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Nathan Courtine

SQL Server Database failed to generate a checkpoint

Last time, I experienced a strange error when I tried to perform an integrity check or a simple checkpoint of a database:

One or more recovery units belonging to database ‘mydatabase’ failed to generate a checkpoint. This is typically caused by lack of system resources such as disk or memory, or in some cases due to database corruption. Examine previous entries in the error log for more detailed information on this failure.

The log scan number (26001:414:0) passed to log scan in database ‘ mydatabase ‘ is not valid. This error may indicate data corruption or that the log file (.ldf) does not match the data file (.mdf). If this error occurred during replication, re-create the publication. Otherwise, restore from backup if the problem results in a failure during startup.

As I said, this error seemed strange to me because:

  • Memory was available for my instance
  • The volumes space was enough
  • Tempdb data and log files were not completely used (as for ‘mydatabase’ files)
  • No database corruption was detected so far, and no dump
  • No more information are present in the error logs

I had no idea about the origin of this problem. So I decided to check the configuration of my database:

SELECT * FROM sys.databases where name = N‘mydatabase’

And when I checked the different configurations, I noticed that the parameter ‘log_reuse_wait_desc’ was set to ‘Replication’.

This database contains a replication which was not correctly cleaned. After some investigations, I decided to use the stored procedure called ‘sp_removedbreplication’:

EXEC sp_removedbreplication N‘mydatabase’

However, when I still found my database when I executed this query:

SELECT name, log_reuse_wait_desc FROM sys.databases where log_reuse_wait_desc = N’replication’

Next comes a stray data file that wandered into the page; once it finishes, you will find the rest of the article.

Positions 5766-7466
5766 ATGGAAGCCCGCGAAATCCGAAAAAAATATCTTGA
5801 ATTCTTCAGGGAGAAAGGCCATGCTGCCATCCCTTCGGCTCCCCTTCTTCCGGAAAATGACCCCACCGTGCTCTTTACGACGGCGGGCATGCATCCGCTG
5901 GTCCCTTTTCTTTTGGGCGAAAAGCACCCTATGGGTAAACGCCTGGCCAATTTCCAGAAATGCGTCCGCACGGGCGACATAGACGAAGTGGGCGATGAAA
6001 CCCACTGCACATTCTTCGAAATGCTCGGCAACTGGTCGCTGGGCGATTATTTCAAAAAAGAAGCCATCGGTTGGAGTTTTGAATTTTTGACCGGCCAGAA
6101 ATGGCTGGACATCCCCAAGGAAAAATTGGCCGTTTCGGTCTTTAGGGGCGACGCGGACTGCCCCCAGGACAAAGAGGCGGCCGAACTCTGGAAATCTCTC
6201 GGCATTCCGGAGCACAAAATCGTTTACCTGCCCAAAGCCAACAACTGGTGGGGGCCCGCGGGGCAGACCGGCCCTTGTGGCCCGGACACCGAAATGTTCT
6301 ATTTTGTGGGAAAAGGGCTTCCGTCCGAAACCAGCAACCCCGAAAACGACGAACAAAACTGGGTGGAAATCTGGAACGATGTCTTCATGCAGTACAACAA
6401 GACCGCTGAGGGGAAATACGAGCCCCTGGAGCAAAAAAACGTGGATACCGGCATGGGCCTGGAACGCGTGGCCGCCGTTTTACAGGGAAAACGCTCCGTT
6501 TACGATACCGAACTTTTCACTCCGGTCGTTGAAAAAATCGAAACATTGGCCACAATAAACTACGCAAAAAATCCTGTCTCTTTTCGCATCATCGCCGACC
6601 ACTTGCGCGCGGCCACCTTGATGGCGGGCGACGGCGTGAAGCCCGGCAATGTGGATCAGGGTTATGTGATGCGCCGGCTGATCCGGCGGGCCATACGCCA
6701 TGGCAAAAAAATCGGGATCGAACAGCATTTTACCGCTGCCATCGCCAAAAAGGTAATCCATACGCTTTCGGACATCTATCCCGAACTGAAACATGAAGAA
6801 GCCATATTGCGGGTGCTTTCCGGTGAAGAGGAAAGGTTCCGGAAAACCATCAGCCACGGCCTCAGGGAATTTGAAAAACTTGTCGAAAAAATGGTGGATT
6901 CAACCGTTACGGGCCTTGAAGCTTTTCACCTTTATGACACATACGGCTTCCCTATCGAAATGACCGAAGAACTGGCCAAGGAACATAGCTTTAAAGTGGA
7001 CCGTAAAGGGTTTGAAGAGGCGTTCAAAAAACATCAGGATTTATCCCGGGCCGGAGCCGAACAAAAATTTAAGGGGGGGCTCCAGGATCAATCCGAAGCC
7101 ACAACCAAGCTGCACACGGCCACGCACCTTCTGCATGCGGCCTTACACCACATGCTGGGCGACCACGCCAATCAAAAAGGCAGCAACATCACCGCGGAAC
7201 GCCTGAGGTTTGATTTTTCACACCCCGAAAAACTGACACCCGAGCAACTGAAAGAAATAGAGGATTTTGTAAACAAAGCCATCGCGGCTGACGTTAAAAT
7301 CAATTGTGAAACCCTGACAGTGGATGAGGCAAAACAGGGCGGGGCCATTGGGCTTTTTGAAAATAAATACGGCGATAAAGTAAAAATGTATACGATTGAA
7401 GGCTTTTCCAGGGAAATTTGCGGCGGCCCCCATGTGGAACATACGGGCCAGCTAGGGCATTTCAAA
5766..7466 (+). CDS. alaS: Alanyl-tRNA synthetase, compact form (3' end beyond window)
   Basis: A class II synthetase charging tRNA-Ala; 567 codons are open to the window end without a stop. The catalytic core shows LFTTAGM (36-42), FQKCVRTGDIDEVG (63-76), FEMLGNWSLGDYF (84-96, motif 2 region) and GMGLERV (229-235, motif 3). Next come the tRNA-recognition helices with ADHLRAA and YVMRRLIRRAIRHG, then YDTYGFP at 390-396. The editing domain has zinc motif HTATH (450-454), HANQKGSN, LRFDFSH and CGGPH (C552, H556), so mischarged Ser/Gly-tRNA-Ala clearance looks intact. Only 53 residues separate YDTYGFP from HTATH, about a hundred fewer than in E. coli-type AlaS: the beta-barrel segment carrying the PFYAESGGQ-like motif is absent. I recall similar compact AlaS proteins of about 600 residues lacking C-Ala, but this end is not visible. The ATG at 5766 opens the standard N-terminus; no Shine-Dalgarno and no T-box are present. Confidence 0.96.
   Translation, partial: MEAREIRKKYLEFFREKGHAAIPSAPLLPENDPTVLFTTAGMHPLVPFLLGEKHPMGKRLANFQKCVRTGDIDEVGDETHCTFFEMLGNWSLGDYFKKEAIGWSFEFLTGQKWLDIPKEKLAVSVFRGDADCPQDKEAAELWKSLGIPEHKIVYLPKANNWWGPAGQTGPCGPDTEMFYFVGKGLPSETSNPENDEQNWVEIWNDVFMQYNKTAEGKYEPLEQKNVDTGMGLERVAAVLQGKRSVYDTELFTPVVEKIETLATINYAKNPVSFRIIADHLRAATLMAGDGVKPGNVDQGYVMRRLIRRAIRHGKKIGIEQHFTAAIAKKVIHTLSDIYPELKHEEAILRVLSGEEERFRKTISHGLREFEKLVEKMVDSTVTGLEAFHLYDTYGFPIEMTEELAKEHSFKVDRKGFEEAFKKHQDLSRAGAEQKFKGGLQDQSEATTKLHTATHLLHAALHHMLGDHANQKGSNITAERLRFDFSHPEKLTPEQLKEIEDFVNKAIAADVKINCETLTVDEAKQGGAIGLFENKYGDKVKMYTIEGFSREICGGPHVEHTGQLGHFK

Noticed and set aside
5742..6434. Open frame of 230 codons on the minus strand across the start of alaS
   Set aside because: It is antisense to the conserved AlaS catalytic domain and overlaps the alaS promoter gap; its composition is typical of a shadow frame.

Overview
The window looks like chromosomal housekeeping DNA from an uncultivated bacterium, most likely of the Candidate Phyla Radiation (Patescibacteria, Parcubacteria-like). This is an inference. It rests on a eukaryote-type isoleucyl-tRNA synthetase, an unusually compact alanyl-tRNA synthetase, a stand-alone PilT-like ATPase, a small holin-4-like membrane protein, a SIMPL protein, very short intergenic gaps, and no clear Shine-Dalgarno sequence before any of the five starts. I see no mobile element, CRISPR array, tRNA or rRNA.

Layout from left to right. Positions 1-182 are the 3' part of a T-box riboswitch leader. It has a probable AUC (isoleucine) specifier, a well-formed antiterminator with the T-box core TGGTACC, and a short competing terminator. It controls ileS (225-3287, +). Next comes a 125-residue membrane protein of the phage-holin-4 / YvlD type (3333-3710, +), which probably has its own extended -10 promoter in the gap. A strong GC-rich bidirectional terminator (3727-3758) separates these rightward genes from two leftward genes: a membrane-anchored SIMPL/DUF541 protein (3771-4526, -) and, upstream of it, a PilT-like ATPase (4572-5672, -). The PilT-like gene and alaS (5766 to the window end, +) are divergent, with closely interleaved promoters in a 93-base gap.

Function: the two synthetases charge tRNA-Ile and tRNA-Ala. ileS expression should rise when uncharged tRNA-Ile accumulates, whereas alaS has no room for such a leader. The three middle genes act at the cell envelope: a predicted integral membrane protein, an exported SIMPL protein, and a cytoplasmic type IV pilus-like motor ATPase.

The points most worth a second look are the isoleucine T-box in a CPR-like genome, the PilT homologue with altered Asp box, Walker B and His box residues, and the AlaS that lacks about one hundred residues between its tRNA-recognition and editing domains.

But the problem was the log file still contained a non-replicated transaction. My colleague advised me to mark all the transactions as replicated:

EXEC sp_repldone @xactid = NULL, @xact_segno = NULL, @numtrans = 0, @time = 0, @reset = 1

Unfortunately, the replication was still not cleaned and the error was still present! So, the only way was to reactivate the publication…

Here are the different steps I had to perform to resolve my problem:

  • Installation of the Replication components for this instance
    • Launch SQL Server installation, and add ‘Replication’ feature to the instance
  • Creation of a Publisher
    • As a table with a primary key is required for the replication, you should create an empty table just for this resolution (you can remove it at the end)
    • Add the database to the Publisher


Now, the parameter ‘log_reuse_log_wait_desc’ must have changed from ‘Replication’ to ‘Nothing’. You can check it with this command:

SELECT name, log_reuse_wait_desc FROM sys.databases where name = N’mydatabase’

Re-execute the stored procedure to correctly clean the replication from the database:

EXEC sp_removedbreplication N‘mydatabase’

And your problem must be resolved 😉

Do not forget to remove the elements added with your replication (jobs, table …)

I hope it will help you. If you have questions or remarks, do not hesitate to comment!


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Nathan Courtine
Nathan Courtine

Senior Consultant